The dollar was relatively stable versus other major currencies on a hectic Thursday morning, as traders took in a pair of interest rate decisions from across the Atlantic and looked ahead to the release of the government's stress test on banks.
Thursday, the Bank of England maintained its key interest rate at a historical low and decided to continue with its scheme of asset purchases financed by the issuance of central bank reserves. The central bank raised the size of the scheme by GBP 50 billion to a total of GBP 125 billion.
Meanwhile, the European Central Bank cut its benchmark interest rate a quarter percentage point to a new low of 1 percent to pull the 16-nation economy out of its worst recession since World War II.
The dollar found its footing against the sterling following the BoE rate decision, improving to 1.5100 from a 4-month low of 1.5196.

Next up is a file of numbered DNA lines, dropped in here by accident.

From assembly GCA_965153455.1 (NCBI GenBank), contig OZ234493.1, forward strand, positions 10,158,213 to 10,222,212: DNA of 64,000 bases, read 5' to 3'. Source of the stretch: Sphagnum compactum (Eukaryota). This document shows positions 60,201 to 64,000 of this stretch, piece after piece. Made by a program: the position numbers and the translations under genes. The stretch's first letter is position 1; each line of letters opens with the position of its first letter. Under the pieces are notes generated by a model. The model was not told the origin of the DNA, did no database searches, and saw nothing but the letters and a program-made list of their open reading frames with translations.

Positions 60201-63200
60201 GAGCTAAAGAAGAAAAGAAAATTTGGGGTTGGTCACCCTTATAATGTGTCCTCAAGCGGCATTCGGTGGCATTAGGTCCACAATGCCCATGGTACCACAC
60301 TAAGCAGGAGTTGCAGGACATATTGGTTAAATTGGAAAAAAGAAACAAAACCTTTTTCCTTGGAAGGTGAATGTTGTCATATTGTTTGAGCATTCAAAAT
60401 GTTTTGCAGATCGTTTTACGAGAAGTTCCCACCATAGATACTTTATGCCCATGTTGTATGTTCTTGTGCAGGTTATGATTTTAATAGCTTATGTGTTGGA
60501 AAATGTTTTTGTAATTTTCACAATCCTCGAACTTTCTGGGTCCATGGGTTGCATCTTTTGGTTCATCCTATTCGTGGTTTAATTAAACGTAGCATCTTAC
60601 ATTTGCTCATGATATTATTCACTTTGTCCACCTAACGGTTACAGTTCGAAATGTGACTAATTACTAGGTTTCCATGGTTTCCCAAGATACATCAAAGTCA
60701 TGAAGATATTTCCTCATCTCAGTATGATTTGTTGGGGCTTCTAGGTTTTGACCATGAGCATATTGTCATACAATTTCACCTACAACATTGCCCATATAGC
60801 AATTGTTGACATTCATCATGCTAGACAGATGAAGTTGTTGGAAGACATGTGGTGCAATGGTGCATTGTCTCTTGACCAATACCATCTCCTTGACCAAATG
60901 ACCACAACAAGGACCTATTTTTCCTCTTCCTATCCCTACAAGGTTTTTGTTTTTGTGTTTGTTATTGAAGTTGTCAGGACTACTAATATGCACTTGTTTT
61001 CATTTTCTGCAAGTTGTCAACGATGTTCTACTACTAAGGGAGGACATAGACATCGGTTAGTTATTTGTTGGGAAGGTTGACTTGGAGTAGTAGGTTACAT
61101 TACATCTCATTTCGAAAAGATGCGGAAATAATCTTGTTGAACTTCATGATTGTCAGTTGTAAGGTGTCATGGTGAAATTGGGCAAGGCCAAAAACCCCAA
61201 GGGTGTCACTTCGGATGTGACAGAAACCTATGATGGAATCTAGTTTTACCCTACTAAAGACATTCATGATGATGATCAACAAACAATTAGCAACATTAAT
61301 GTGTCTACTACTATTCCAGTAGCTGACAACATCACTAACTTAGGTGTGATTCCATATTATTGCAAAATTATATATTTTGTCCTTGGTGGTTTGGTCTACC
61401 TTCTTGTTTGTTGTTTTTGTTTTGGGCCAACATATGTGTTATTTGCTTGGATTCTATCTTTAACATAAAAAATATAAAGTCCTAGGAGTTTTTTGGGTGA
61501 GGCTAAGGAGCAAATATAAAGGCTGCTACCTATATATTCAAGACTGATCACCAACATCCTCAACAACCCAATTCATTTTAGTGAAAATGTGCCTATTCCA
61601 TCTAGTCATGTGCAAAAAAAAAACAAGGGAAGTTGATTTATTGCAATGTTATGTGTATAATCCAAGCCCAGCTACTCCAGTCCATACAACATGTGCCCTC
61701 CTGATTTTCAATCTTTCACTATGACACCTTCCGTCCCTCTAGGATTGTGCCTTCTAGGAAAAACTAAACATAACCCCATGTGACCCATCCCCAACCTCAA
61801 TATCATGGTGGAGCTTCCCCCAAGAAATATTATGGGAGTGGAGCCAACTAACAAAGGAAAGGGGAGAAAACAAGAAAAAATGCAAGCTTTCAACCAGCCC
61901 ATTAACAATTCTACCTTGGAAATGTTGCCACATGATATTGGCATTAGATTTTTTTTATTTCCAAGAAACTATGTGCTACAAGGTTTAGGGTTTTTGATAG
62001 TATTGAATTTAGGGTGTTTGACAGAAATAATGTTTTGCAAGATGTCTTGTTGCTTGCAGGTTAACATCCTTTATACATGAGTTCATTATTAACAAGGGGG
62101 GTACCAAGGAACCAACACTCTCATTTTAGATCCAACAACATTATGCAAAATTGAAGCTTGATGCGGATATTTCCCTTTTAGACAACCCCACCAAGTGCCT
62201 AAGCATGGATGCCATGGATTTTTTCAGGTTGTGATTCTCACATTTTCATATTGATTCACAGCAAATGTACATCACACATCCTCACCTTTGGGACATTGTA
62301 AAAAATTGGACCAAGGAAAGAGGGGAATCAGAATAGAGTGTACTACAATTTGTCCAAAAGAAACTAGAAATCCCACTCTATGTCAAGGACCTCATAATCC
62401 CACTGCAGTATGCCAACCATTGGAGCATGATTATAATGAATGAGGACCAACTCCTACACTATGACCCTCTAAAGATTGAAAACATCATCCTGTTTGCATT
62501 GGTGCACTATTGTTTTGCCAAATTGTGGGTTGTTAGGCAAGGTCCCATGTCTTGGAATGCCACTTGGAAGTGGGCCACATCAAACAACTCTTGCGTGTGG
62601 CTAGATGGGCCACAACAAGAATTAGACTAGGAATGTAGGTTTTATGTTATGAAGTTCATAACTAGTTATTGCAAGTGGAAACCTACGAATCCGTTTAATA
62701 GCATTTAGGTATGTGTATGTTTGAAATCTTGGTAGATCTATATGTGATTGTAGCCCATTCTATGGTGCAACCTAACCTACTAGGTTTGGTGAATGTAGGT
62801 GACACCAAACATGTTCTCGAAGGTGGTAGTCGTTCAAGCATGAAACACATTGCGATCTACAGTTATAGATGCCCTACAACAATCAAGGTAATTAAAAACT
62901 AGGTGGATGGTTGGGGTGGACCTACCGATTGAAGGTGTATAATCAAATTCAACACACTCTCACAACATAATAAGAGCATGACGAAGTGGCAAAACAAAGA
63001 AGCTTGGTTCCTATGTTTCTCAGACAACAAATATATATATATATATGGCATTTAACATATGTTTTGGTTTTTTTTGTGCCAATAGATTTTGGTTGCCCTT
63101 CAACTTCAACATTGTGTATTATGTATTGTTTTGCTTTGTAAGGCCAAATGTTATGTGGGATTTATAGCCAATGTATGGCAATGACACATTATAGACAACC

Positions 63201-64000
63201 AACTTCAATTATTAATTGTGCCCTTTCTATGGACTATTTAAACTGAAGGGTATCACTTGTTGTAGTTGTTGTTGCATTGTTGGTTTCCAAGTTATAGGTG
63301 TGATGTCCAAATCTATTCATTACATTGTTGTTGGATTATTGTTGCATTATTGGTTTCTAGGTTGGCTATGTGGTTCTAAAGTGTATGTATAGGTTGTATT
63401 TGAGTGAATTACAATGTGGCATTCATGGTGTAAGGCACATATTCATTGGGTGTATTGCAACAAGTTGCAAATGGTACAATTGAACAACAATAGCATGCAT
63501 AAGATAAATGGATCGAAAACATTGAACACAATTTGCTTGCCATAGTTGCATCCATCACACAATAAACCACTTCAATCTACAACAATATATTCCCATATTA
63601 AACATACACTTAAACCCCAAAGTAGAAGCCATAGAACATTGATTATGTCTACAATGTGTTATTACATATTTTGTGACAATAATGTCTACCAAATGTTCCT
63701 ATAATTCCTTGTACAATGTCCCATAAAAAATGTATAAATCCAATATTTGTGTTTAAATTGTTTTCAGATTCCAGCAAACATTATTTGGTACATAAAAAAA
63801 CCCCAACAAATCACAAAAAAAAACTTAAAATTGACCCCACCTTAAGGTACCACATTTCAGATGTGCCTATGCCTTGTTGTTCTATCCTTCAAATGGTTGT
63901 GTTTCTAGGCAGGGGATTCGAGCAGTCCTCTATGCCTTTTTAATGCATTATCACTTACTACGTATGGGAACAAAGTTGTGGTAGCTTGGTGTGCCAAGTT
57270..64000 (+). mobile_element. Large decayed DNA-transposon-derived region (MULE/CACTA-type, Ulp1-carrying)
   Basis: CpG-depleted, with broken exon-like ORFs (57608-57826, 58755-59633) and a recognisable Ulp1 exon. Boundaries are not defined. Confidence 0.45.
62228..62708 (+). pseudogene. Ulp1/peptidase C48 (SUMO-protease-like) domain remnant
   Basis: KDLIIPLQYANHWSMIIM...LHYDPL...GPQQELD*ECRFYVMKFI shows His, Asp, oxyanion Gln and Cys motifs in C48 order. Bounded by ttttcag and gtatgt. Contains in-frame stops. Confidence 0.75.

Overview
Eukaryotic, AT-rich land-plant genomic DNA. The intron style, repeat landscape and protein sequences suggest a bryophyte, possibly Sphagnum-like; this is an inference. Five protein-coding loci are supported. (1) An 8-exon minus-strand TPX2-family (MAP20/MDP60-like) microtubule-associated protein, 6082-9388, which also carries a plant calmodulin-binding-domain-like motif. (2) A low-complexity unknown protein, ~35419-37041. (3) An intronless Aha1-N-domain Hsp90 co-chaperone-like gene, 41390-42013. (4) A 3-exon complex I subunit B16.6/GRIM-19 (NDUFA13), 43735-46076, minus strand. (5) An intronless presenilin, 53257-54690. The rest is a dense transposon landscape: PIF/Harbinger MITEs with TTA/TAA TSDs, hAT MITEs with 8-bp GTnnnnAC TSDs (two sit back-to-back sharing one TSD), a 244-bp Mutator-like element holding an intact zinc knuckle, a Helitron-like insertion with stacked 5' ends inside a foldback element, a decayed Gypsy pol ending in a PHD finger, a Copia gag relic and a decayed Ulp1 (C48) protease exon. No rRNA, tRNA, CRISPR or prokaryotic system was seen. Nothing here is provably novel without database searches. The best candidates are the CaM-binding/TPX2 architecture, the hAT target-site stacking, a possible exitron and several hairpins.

The dollar eased a bit versus the euro follow the ECB rate announcement, slipping to 1.3355. Still, activity was subdued as traders looked ahead to the ECB's accompanying statement for further clues about the mindset of policymakers.
The buck firmed up a bit versus the yen Thursday morning, but stayed below the elusive century mark to fetch 99.25. Japanese stocks soared nearly 5% in catch-up trade after being closed for public holiday during much of the recent run-up in Asian markets.
In economic news from the US Thursday, the Labor Department reports on weekly jobless claims and first quarter labor productivity and costs.
U.S. regulators are preparing to release the eagerly awaited results of the stress tests conducted on the nation's nineteen largest financial institutions at 5 p.m. EDT today.
The results will lay out how much more capital banks might be required to raise in order to satisfy the new stringent capital requirements. Each of the nineteen institutions will be rated for their ability to weather various economic scenarios.
Leaked reports have suggested that several of the financial companies examined by the government don't need additional capital. Last night on TV, Geithner assured that none of the country's biggest banks are insolvent.
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